2.Take a Technology Break!

A big contributor to rising anxiety levels is the constant stimulation, distraction and multitasking that has taken over our lives. It’s important to find real down-time again. Seed your day with two-minute, device-free mini-breaks to just stop and be.

3.Treat Yourself Well

Aromatherapy: Using an essential oil diffuser in your home is an effortless way to promote wellness and relaxation. Buy calming blends or make your own with whatever scents you find soothing.

Meditation: The simple act of retreating to a quiet, safe space for a few minutes is already a powerful tool to reduce anxiety. But finding a specific technique that works for you may require some exploration. There are thousands of free tutorials online, but the key is when you find something that helps, stick with it! Regular daily practice is the only way it will come to your aid in the hour of need.

Loving-kindness: This wonderful practice has the power to wash away fear, worry and all other forms of negative thinking. It involves cultivating a profound love for all beings (including yourself), feeling compassion toward their struggles and a sincere wish for their wellbeing. These thoughts are accompanied by an actual physical feeling of love that can be intentionally deepened and projected outward, especially toward those you may be worried about. If you are having trouble achieving this state, try thinking of a pet, small child, or anyone for whom you easily feel unconditional love, then spread this love to others and turn it inward on yourself. There are also many loving-kindness meditation tutorials available online.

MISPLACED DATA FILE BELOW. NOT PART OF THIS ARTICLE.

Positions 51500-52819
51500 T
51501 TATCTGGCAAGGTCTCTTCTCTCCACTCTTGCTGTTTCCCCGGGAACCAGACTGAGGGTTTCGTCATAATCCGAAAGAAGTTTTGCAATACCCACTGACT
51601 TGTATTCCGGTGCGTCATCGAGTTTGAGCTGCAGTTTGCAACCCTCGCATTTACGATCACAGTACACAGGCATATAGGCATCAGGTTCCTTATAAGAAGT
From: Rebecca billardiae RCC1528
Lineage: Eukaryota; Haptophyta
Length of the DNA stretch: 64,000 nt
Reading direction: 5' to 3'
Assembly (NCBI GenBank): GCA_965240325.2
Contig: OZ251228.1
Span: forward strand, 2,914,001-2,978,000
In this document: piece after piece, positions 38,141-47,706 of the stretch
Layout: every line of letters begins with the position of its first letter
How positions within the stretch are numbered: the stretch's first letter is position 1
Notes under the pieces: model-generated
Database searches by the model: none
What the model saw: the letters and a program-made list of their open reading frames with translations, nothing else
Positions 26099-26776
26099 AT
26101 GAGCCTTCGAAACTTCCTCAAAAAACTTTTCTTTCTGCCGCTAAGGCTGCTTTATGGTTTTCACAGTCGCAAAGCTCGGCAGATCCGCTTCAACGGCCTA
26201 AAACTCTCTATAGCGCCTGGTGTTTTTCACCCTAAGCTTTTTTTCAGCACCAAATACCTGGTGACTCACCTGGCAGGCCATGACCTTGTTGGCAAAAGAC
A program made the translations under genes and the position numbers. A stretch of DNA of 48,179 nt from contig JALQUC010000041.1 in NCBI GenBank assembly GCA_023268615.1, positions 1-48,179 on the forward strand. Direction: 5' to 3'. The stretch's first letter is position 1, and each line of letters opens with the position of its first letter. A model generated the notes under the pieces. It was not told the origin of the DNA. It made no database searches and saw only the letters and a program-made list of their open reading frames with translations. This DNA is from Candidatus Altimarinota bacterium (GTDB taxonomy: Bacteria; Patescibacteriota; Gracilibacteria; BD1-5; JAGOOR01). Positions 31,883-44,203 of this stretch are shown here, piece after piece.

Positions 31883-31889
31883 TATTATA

Eat Well: Especially Fruits

Fear and stress stimulate adrenaline, which is a necessary tool for survival. But this powerful chemical in any more than short bursts is toxic and corrosive to the body. When you eat fruits throughout the day, you take a ton of stress off the adrenals, because the natural glucose fruits contain provides a quick burst of the basic fuel our brains and bodies need to function. Building up glucose reserves translates to more stable moods and higher resilience in times of adversity.



Fear of the physical symptoms that accompany a panic attack can create a snowball effect that causes it to escalate. One basic strategy is to pull the mind out of this by occupying it with something else. You can stare at a fixed object (some people look in the mirror) or glance around the room and pick out five blue objects (or any little task that you have previously come up with.) You can also repeat a soothing mantra that activates your sense of faith, wellbeing and cosmic order.